OK, jokes aside, I decided to take the plunge and upgrade to Microsoft Windows 7 this week. I was keen to see if it lived up to the hype, and wanted to see for myself whether this really was Windows “Vista Redux”.
I was an early adopter of Windows Vista, and to be honest I’ve been reasonably happy with it. I can recall a few months of driver problems when I first switched, but that was to be expected with a new OS. Being a long-time Apple OSX user, I actually liked the new Aero design and the easy search features that had been added to the Start menu – even if at the time it felt like Microsoft were trying too hard to be like Apple.
I saw Vista as the next logical leap for MS, even if it wasn’t particularly well executed. As with all things MS, they have a tendency to get products to market quickly, and they deal with all the bugs and missing features through a series of updates and service packs. This effectively allows consumers to get their hands on products earlier (and in a rougher state) that, say, companies like Apple would release. While this is sometimes a plus point for MS, they failed miserably with Vista. For us early adopters it was a rough ride for the first couple of months with non-compatible drivers and bugs a plenty. While MS caught up with a series of updates (and eventually a service pack); and OEM’s updated their drivers, the damage was already done. Swathes of users unhappy with the new OS switched back to Windows XP, and the ensuing press coverage convinced potential upgraders to stay away. It’s a shame really, as those of us who perceived with Vista actually rather like it, despite it’s faults. Today, Vista is certainly a better OS than XP (on the right hardware), but I feel it’s not yet on a par with Apple’s OS X.
Enter Windows 7. At a first glance at Window 7’s website, there doesn’t appear to be a particularly exciting lineup of new features. This is partly the reason I’ve not given it much thought recently. I downloaded and installed the public beta when it was released – played with it for a few days and concluded, “Hmm. It’s just like Vista … but with a weird task bar.” I recall I prompted uninstalled it and left it at that. I mean, come on: Why should I fork out £160 to gain “Aero Shake” and “Aero Peek” (surely gimmicks at best?); BitLocker (which I doubt I’d ever use), and a host of non-descript “Performance Updates”?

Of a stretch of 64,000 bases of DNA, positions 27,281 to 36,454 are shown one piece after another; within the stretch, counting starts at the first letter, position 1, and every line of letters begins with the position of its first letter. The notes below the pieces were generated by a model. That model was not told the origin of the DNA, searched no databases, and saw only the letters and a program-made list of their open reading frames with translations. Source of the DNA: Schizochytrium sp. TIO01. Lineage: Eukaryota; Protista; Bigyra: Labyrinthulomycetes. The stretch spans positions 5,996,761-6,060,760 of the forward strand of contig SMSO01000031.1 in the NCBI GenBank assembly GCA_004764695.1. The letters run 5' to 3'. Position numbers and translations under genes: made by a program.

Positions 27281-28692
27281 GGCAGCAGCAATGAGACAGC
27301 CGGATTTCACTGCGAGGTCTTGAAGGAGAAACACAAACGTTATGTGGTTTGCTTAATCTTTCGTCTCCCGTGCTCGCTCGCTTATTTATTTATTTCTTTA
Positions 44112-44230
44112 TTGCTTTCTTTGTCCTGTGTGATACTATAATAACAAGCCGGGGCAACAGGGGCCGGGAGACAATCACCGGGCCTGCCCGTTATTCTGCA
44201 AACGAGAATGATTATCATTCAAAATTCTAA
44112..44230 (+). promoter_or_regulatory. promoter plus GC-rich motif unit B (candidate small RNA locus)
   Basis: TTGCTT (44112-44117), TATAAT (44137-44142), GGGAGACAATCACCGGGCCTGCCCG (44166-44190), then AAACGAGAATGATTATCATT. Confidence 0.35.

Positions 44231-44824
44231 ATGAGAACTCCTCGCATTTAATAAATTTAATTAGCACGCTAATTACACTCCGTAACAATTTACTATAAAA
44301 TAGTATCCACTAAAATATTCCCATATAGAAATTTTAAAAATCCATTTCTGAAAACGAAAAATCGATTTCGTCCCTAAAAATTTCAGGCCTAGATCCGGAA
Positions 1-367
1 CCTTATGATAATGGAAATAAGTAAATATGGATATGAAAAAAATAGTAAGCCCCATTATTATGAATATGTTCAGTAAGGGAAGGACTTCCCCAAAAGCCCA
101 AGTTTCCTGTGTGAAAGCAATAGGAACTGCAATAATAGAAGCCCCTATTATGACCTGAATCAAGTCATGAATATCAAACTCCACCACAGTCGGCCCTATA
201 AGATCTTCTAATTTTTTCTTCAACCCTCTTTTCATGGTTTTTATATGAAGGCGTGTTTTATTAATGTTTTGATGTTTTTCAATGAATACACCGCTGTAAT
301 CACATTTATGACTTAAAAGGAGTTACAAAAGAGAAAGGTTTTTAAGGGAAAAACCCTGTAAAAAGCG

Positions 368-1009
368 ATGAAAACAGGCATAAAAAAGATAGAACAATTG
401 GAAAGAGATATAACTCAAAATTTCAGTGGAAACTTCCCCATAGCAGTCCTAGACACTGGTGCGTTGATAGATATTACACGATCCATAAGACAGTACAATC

Some of the “new features” listed were actually already features of Vista, such as Backup and Restore; 64-bit support; Bitlocker; Games Explorer and Windows Defender. Whereas some other “features” were actually the removal of some irritating element of Vista, such as the useless Sidebar or over-excited UAC feature.
There wasn’t a huge amount of new stuff to get an existing Vista user like myself excited, but that got me thinking. Windows 7 isn’t really about new stuff. It’s about everything that Vista already was, but with a lot more care and attention payed to what users actually wanted. Users clearly didn’t want the gimmicky Sidebar, so it’s gone. Users hated the UAC feature popping up and slapping you in the face every time you tried to do anything, so it’s been reigned in and it’s behaviour is now easily controlled. There’s also a lot (and I *mean* a lot) of work gone on under the hood. Microsoft for once are actually quite modest when they describe Window 7’s “improved performance” – I noticed the differences almost straight away … but more on that later.
Windows 7 isn’t without it’s faults however. For one, there’s still the confusing myriad versions of the OS. Each version seems to lack some little feature you’d really rather have – but you can’t justify the extra money. Why there are so many versions is beyond me. As I experienced with Vista Home edition – some minor features (such as remembering network passwords!) are clearly just disabled to punish me for not spending more.
The faults aside, I’ve decided to take the plunge and install Windows 7 on both my desktop and laptop PCs. Both machines were previously running Windows Vista (Home and Ultimate). The desktop has an Intel Q9550 Quad CPU and 4Gb of RAM, so I decided to take advantage of the 64-bit version of Windows 7. For the laptop, I decided to play it a little safer and installed the 32-bit version.
By now I’ve actually spent around two weeks using the new OS, and I’ve been so impressed that I thought it warranted more than one blog post. The thing I’m most interested in is whether the new features of Windows 7 genuinely improve the user experience. Do they make my day-to-day PC use easier and more enjoyable? It’s too easy when reviewing an OS to launch into the nitty gritty of the system, so I’m going to avoid that if at all possible. This 3 part review I want to focus on the overall experience of using Windows 7, and try to answer in a straight forward way the question most XP and Vista users will have right now: Should I upgrade?
Stay tuned …